A seventh resident at the Chateau Nursing and Rehabilitation Center in west suburban Willowbrook has died after testing positive for COVID-19, the DuPage County Health Department reported Friday.
The nursing home has been in the spotlight since its first resident tested positive three weeks ago. Officials from the Centers for Disease Control and Prevention (CDC), the Illinois Department of Public Health and the DuPage County Health Department (DCHD) descended upon the nursing home after that initial case was discovered, according to Ron Nunziato, CEO of Extended Care, the company that manages Chateau.
“We were fortunate to have the support of those three agencies for a week,” Nunziato said. Public health officials conducted on-site testing from March 15 through March 19.
In all, 50 people associated with Chateau — 34 residents and 16 staff — have tested positive for COVID-19, the DCPH announced Friday. Seven residents have died. Relatives and friends of Chateau’s 108 residents are no longer allowed to visit to prevent the spread of the virus.
The mounting cases and deaths, coupled with communication issues and the lack of access to their loved ones, have sparked questions and concerns from relatives who fear they are only getting a glimpse of what happens inside the nursing home.
“What is the status of the residents that are in there now?” asked Donna Armellino, whose 93-years old mother is a resident at Chateau. “There are sick people there and the staff has challenges, great challenges to help these people through the hump.”
Armellino said she can’t get answers to pressing questions: Were the residents who tested positive separated from those who tested negative? How are residents being screened for symptoms? Is on-site testing of residents still going on?
She worries her mom could have the virus, too. “My mom had [a temperature of 102 degrees.] I didn’t find out about it until the next day,” she said.
Nunziato told WBEZ this week that the county has not prescribed more testing for anyone in the building.
“If they have signs and symptoms, that indicates that they now might have become positive, they may be sent out to the hospital and the hospital may test them when they get there,” Nunziato said.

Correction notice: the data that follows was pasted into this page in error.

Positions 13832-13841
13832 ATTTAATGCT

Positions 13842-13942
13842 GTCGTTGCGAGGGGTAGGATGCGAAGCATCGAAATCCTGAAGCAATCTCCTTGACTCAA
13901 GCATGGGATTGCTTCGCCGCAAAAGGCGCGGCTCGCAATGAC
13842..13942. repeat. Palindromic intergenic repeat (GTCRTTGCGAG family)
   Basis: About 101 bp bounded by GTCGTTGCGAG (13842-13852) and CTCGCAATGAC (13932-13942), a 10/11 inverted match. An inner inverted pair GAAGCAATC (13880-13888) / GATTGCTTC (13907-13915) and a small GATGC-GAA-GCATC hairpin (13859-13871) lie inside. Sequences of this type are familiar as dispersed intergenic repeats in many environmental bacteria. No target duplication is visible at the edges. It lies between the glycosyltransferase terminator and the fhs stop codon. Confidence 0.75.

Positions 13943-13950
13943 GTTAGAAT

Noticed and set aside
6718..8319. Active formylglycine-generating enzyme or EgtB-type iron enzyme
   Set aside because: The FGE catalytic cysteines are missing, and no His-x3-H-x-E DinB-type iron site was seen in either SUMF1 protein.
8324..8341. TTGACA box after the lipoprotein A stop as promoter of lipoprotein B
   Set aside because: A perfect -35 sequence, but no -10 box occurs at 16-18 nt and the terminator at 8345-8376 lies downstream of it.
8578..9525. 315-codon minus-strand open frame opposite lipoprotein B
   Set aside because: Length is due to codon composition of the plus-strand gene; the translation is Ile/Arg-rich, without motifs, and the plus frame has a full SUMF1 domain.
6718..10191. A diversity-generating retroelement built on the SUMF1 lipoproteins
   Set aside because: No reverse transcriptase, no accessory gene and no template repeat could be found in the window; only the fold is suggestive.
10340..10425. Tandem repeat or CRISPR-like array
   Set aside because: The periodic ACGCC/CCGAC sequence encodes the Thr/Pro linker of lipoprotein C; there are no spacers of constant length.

Armellino’s mother tested negative for COVID-19. But she wasn’t informed that her mother’s roommate could have been positive or that she passed away, Armellino said. She had to call the roommate’s family directly.
“Ron Nunziato said that all the positives were housed in one area together, in one area of the floor, which is absolutely not true,” Armellino said.
Nunziato said that was the case at first.
“In the initial staging of it, we were trying to separate the positives from the negatives,” he said. “However, the county and CDC recommended that they be left in their rooms for 14 days.”
Nunziato said it was a precautionary measure to guard against spreading the virus in case there were false negatives in the testing.
“DCHD advised that neither a resident with positive results or their potentially exposed roommate with a negative result should be moved to be roomed with another resident with unknown or negative COVID-19 status,” said Dr. Rashmi Chugh, a DCHD medical officer.
Armellino said she was kept in the dark about that. She said she understands how unpredictable testing can be, but she wants the center to communicate with relatives when there’s a change in strategy.
When she tries to get more information about how the center is dealing with this crisis overall, Armellino said she doesn’t always get answers. She joined a Facebook group for relatives to get an idea of how other residents are doing inside.
Bob Gallo, the director of AARP Illinois, said he has heard similar concerns about the lack of communication at other nursing homes in the state.
“Communication is extremely important not just from the administration to the family members, but the family members being able to communicate with their loved ones,” Gallo said. “[Relatives] feel as if they are not getting the information and communication they need to ensure their loved ones are getting the best possible care.”
At the very least, Armellino said she just wants the center to share success stories like when residents recover from the virus.
Nunziato said his staff continues to make one-on-one visits. Other activities like crossword puzzles and word search are still happening.
But he agrees the most challenging part of this crisis has been educating people and communicating while everyone including the staff, residents and their relatives have fears and concerns.
Before Chateau was hit by the COVID-19 crisis, Armellino visited her mom regularly. “I am there religiously, twice a week on Wednesday afternoons and on Sundays,” she said. “I bring her the Chicago Tribune’s sports section, and I also cut her hair.”
That all changed with the outbreak.
Family members can schedule calls and arrange video chats, but Armellino said that system doesn’t always work.
She worries that her mother is suddenly alone and is now isolated just like many other residents there. “I wonder how their mental health is,” Armellino said. “I am sure they feel abandoned.”